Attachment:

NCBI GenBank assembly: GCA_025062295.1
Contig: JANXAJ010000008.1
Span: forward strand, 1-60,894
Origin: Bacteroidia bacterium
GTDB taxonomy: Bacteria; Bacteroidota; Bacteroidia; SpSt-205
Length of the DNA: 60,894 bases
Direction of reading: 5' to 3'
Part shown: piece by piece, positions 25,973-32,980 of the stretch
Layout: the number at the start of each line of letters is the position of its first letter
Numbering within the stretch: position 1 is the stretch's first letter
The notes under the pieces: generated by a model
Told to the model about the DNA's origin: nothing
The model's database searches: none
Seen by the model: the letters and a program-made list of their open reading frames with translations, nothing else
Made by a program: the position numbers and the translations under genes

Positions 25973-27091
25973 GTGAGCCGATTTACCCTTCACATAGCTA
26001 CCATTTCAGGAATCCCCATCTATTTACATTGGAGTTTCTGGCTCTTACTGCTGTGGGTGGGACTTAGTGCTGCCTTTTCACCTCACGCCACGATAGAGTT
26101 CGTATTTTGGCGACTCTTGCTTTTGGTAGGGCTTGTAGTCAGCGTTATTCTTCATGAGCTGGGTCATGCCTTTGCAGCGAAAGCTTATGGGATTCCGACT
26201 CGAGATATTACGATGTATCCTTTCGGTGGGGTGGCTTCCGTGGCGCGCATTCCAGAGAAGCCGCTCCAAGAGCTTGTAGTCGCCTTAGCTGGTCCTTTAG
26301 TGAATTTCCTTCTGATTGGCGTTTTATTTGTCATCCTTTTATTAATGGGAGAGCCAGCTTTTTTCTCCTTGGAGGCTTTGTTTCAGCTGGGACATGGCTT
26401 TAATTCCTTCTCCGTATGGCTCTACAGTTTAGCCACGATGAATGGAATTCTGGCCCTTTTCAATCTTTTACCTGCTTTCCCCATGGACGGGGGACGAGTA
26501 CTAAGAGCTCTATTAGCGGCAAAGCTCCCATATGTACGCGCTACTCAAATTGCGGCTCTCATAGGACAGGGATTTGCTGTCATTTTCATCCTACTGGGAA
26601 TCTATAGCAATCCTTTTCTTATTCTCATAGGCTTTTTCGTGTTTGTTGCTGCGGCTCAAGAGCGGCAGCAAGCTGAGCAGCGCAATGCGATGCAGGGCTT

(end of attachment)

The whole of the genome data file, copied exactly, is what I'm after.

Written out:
NCBI GenBank assembly: GCA_025062295.1
Contig: JANXAJ010000008.1
Span: forward strand, 1-60,894
Origin: Bacteroidia bacterium
GTDB taxonomy: Bacteria; Bacteroidota; Bacteroidia; SpSt-205
Length of the DNA: 60,894 bases
Direction of reading: 5' to 3'
Part shown: piece by piece, positions 25,973-32,980 of the stretch
Layout: the number at the start of each line of letters is the position of its first letter
Numbering within the stretch: position 1 is the stretch's first letter
The notes under the pieces: generated by a model
Told to the model about the DNA's origin: nothing
The model's database searches: none
Seen by the model: the letters and a program-made list of their open reading frames with translations, nothing else
Made by a program: the position numbers and the translations under genes

Positions 25973-27091
25973 GTGAGCCGATTTACCCTTCACATAGCTA
26001 CCATTTCAGGAATCCCCATCTATTTACATTGGAGTTTCTGGCTCTTACTGCTGTGGGTGGGACTTAGTGCTGCCTTTTCACCTCACGCCACGATAGAGTT
26101 CGTATTTTGGCGACTCTTGCTTTTGGTAGGGCTTGTAGTCAGCGTTATTCTTCATGAGCTGGGTCATGCCTTTGCAGCGAAAGCTTATGGGATTCCGACT
26201 CGAGATATTACGATGTATCCTTTCGGTGGGGTGGCTTCCGTGGCGCGCATTCCAGAGAAGCCGCTCCAAGAGCTTGTAGTCGCCTTAGCTGGTCCTTTAG
26301 TGAATTTCCTTCTGATTGGCGTTTTATTTGTCATCCTTTTATTAATGGGAGAGCCAGCTTTTTTCTCCTTGGAGGCTTTGTTTCAGCTGGGACATGGCTT
26401 TAATTCCTTCTCCGTATGGCTCTACAGTTTAGCCACGATGAATGGAATTCTGGCCCTTTTCAATCTTTTACCTGCTTTCCCCATGGACGGGGGACGAGTA
26501 CTAAGAGCTCTATTAGCGGCAAAGCTCCCATATGTACGCGCTACTCAAATTGCGGCTCTCATAGGACAGGGATTTGCTGTCATTTTCATCCTACTGGGAA
26601 TCTATAGCAATCCTTTTCTTATTCTCATAGGCTTTTTCGTGTTTGTTGCTGCGGCTCAAGAGCGGCAGCAAGCTGAGCAGCGCAATGCGATGCAGGGCTT